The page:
KC Johnson

LBJ & Eddie Weisl, Sr., 7 Aug. 1964

LBJ’s hope that the election could achieve a realignment by winning over the “frontlash” voters—Republicans disaffected by Barry Goldwater’s stances on civil rights and nuclear issues—was the President’s key political aim in the campaign. He used polls to focus on the concept throughout the summer, as in this  clip with advisor and New York Dem. chairman Eddie Weisl.

President Johnson: Now get this: this is the most important point that I have pointed up.

They talk about all the South quitting me, and they talk about everybody quitting me. Well, I get 78 and he [Goldwater] gets 13.

Eddie Weisl: Where?

President Johnson: In the nation. From the Democrats.

Weisl: Is that the Roper poll?

President Johnson: Yes, sir.

Weisl: You’re still quoting that.

President Johnson: Yes. Coming out Monday, in Life. Now, let me make my point. I don’t make it too . . .

The Democrats in the nation vote 78 percent of them are for Johnson. Now, those that are against him, we call that a backlash. That’s a Polish backlash.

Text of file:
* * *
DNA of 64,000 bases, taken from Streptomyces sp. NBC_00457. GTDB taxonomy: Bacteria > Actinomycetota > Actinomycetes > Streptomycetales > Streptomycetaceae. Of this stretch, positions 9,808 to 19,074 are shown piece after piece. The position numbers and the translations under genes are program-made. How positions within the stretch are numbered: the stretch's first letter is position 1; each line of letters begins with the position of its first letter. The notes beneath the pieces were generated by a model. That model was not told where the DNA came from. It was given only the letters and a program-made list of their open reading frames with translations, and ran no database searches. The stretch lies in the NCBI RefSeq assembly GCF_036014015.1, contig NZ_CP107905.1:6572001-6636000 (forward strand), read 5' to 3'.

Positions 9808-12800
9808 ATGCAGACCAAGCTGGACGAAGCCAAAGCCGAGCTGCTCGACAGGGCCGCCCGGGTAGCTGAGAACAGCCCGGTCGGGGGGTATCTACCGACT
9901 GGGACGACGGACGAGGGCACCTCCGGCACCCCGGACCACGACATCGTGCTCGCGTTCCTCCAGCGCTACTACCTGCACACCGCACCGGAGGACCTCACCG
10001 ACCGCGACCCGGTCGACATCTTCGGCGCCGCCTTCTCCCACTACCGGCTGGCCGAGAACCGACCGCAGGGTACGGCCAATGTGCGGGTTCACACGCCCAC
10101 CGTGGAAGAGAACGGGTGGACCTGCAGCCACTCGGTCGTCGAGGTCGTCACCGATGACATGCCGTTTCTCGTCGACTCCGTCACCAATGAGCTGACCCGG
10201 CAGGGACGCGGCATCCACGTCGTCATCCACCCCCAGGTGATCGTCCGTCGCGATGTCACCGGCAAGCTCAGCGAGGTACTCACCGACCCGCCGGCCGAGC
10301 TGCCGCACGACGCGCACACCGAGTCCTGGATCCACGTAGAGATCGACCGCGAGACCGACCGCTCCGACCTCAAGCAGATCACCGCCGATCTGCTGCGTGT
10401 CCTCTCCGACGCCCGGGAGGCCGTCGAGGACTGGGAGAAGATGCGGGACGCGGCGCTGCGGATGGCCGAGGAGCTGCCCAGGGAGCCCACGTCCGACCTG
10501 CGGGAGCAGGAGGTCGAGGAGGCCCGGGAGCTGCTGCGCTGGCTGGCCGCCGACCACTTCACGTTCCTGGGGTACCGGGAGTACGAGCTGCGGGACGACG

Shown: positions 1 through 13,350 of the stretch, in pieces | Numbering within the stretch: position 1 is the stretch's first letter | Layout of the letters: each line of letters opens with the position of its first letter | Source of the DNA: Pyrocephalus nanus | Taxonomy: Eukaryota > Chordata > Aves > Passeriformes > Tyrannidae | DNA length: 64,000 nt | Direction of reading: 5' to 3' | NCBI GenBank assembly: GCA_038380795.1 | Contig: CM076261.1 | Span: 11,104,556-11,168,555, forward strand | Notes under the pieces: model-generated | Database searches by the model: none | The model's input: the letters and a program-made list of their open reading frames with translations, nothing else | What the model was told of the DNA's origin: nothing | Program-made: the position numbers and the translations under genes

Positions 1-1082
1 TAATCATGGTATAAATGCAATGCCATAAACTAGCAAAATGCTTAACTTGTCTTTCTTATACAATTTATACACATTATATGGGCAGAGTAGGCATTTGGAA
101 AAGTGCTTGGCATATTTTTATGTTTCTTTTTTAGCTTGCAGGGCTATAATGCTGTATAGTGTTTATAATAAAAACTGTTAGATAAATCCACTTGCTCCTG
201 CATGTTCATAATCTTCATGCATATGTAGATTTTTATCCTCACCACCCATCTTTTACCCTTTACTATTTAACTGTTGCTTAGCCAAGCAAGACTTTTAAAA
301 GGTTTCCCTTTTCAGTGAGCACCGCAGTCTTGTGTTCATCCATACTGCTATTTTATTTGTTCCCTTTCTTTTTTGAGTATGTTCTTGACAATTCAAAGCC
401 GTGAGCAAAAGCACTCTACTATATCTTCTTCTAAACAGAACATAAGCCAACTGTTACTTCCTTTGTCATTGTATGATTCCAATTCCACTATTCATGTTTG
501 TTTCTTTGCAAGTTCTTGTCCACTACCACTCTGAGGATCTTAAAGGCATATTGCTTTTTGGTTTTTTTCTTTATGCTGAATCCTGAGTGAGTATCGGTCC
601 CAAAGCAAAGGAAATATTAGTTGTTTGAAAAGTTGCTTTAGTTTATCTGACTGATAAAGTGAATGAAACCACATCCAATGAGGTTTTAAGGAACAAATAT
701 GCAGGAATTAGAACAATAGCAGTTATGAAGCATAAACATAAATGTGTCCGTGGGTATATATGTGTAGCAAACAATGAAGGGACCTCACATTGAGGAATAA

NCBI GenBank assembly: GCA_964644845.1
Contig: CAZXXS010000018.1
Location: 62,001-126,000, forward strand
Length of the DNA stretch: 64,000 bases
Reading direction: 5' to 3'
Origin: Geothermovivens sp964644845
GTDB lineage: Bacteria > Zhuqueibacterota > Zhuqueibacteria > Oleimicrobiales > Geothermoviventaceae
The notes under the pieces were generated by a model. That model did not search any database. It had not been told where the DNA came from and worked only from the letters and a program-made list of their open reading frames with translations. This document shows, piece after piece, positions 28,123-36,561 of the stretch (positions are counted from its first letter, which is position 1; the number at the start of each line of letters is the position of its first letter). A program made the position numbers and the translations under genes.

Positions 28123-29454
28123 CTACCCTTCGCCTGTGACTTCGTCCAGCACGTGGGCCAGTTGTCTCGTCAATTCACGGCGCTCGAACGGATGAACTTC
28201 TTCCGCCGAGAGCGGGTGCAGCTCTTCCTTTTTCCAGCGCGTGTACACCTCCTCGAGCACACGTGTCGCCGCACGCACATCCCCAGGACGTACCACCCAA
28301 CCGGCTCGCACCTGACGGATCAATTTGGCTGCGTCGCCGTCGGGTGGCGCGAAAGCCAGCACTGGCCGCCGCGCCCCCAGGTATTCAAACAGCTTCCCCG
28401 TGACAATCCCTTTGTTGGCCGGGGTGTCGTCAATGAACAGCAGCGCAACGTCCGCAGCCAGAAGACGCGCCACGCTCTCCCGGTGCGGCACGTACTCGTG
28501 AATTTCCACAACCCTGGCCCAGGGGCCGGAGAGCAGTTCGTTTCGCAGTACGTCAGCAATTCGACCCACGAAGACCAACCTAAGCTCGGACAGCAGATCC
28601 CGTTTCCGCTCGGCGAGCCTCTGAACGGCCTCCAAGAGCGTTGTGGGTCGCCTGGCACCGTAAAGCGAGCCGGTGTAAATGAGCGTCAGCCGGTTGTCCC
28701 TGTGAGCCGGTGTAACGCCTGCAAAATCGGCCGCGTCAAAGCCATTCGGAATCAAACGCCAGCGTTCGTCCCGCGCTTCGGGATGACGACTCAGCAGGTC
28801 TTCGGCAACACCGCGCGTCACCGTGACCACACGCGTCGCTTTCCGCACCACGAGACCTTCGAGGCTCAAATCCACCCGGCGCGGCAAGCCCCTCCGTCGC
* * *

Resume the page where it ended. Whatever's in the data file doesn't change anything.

Weisl: Yes.

President Johnson: That’s a Southern backlash. Because of civil rights. Well, it’s 13 percent of them [that] quit me on that account.

Goldwater, among the Republicans, gets 50 percent. And Johnson gets 27. So the backlash to him is 27 percent, more than twice as much as the Democratic backlash. Yet you never read any columns or any editorials or anybody pointing up the Republican backlash.

And I told Roper that yesterday, and told Lou Harris, and they said, “That’s a hell of an interesting point.”

I said, “Well, you just take the parties, now. Here’s the Democrats. You say the Democratic candidate’s going to lose a hell of a lot of Democrats. Well, how many? Well, 13 percent.”

“Well, you’ve got the Republican candidate; how many Republicans [is] he going to lose? Twenty-seven percent—twice as many.”

“So you better say about the Republican backlash—all these extreme statements, and Ku Klux Klan, and all this other stuff.”

That’s pretty interesting, isn’t it?

Weisl: Sure it is.

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